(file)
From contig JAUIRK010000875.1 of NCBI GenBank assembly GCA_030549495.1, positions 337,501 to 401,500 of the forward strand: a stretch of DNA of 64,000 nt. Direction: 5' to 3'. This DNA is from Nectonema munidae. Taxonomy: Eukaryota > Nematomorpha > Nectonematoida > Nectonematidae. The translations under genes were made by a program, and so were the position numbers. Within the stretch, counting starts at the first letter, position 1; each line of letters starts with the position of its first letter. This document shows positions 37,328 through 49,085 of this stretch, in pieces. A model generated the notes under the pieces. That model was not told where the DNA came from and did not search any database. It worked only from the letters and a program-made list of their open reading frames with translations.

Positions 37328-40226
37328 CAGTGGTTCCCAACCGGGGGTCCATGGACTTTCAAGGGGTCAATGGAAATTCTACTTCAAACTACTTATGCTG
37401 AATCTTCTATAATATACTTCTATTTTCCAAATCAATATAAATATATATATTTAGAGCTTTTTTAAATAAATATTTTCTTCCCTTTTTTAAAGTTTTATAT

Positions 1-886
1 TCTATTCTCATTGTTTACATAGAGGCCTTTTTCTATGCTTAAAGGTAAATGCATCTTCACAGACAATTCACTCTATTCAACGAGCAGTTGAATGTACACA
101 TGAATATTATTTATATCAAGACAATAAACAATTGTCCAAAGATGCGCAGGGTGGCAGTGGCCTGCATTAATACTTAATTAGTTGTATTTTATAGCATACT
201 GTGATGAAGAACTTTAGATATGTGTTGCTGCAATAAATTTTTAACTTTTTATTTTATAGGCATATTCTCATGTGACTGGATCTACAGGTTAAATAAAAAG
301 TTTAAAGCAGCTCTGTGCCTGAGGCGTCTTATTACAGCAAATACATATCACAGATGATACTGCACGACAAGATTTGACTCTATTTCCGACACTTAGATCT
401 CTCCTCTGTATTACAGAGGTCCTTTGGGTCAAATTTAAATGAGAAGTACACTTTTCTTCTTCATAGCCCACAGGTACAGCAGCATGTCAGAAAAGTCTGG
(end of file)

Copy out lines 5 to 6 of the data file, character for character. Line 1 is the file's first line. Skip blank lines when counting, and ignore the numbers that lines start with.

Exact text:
Positions 1-886
1 TCTATTCTCATTGTTTACATAGAGGCCTTTTTCTATGCTTAAAGGTAAATGCATCTTCACAGACAATTCACTCTATTCAACGAGCAGTTGAATGTACACA